"MGM Parade Show #14"
(Keel talks with George Murphy about his latest MGM picture "Kismet")(1955)
Kiss Me Kate (1953)
Seven Brides for Seven Brothers (1954)
HOWARD KEEL (1919-2004):
Howard Keel, the strapping singer and actor whose glorious baritone took him to stardom in the early '50s in some of MGM's best musicals, including Showboat, Kiss Me Kate and Seven Brides for Seven Brothers, died on November 7 of colon cancer at his home in Palm Desert, California. He was 85.
He was born Harry Clifford Leek on April 13, 1919, in Gillespie, Illinois. His father, was a coal miner and his mother, a strict Methodist, forbid the children from enjoying popular entertainments. When his dad died, his mother relocated the family to California when Harry was still a young teenager.
After he graduated high school, Keel had a brief stint as a singing busboy, but had not considered a professional career as a vocalist....until one fateful evening in 1939. It was at this time he saw celebrated opera singer, Lawrence Tibbett, at the Hollywood Bowl. Keel was inspired, and he soon began taking voice lessons. Over the next several years, he carefully trained his voice while entering any singing contest he could find. It wasn't long before his talents caught the attention of Rodgers & Hammerstein.
In 1946, they signed him to replace John Raitt in the Broadway production of Carousel, changed his name to Howard Keel (His proper surname Leek spelled backwards), and Keel was on his way to international stardom.
After his run in Carousel ended, he sailed to London the following year to play the role of Curley in Rodgers & Hammerstein's Oklahoma. He received rave reviews from the London press, and by the time he returned to the United States in 1948, he was ready to make his move into films.
Keel made his movie debut in the British thriller, The Small Voice (1948), but it would be his second film, and first for MGM, portraying Frank Butler, Betty Hutton's leading man in Annie Get Your Gun (1950), that sealed his success. Keel's several strengths as a performer: his supple, commanding singing voice; his athletic, 6'4" frame; striking, "matinee-idol" good looks; and his good humored personality made him one of the studios' top leading men over the next few years. Indeed, between 1951-55, Keel could do not wrong with the material he was given: Show Boat (1951), Lovely to Look at (1952), Kiss Me Kate (1953), Seven Brides for Seven Brothers (1954), and Kismet (1955). Clearly, he was a shining star in this golden era of the MGM musical.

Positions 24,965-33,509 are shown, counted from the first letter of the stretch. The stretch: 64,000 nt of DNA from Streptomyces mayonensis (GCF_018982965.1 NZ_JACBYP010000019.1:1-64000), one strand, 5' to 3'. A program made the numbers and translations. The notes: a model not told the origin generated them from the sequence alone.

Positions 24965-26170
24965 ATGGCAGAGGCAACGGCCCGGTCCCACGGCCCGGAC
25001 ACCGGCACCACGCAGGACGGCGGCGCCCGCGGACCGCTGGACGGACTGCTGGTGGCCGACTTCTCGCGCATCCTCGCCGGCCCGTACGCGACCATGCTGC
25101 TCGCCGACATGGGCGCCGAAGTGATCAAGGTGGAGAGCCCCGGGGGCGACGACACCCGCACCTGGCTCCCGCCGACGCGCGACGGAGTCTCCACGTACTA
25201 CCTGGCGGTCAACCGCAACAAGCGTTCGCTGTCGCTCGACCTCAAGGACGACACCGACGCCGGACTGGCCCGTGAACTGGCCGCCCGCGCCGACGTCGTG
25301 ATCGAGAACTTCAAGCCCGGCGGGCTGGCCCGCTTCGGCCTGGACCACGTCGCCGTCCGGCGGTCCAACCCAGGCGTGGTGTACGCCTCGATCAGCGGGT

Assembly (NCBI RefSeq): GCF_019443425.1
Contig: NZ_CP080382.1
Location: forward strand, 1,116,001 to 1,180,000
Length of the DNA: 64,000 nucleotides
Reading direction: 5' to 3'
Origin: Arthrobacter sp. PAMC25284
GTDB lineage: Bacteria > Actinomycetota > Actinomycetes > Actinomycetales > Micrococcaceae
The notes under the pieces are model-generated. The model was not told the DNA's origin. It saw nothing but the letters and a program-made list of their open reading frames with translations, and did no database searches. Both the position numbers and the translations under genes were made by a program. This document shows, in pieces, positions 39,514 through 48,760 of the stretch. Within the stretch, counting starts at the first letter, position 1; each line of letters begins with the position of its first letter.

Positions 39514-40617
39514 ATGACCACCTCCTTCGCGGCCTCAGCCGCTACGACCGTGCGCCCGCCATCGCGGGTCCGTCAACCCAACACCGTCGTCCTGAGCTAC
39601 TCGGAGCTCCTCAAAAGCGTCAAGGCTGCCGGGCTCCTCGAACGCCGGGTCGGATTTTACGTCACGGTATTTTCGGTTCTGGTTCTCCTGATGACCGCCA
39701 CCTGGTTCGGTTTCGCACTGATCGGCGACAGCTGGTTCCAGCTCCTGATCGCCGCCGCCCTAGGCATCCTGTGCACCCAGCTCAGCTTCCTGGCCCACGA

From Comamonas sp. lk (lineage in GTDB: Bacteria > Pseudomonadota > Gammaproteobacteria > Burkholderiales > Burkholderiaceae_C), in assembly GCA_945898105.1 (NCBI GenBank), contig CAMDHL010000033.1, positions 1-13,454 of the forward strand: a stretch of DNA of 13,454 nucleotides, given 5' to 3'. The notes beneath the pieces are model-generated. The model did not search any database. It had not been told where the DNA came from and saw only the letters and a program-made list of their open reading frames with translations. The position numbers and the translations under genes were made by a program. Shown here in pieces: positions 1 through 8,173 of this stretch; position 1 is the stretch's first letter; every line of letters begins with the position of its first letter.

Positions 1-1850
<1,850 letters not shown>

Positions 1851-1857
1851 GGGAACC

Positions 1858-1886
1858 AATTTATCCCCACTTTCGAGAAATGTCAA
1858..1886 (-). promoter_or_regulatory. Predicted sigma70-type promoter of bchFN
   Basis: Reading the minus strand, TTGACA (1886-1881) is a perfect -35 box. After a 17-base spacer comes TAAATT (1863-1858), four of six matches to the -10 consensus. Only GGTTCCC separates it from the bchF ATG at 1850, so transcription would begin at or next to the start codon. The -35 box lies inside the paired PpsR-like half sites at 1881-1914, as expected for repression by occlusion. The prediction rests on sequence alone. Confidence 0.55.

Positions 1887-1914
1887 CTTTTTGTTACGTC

By the late '50s, movie musicals began to fade out of fashion, but Keel returned to the stage and had success performing with several touring companies. He made a brief return to films when he was cast as a seaman battling carnivorous plants from outer space in the popular British sci-fi hit, The Day of the Triffids (1962). Television also provided some work, where he guest starred in some of the more popular shows in the late '60s including Run For Your Life, and The Lucy Show.
Keel would keep a low profile over the next decade, but he made an amazing comeback in 1981, when he was cast as Clayton Farlow, Ellie Ewing's (Barbara Bel Geddes) second husband in the wildly successful prime time soap, Dallas. Not only did he play the role for ten seasons, but Keel would also be in demand for many other shows throughout the '80s and '90s: The Love Boat, Fantasy Island, Murder, She Wrote, Hart to Hart, and Walker, Texas Ranger, to name a but a few. By the late-'90s, Keel retired to his home in Palm Desert, California, where still made public appearances now and again for a tribute or benefit. He is survived by his wife of 34 years, Judy; a son, Gunnar; daughters, Kaija, Kristina and Leslie; 10 grandchildren, and one great-granddaughter.
by Michael T. Toole
Important Milestones on Howard Keel:
Moved to Southern California at age 16 (date approximate)
Worked as a singing busboy in a Los Angeles cafe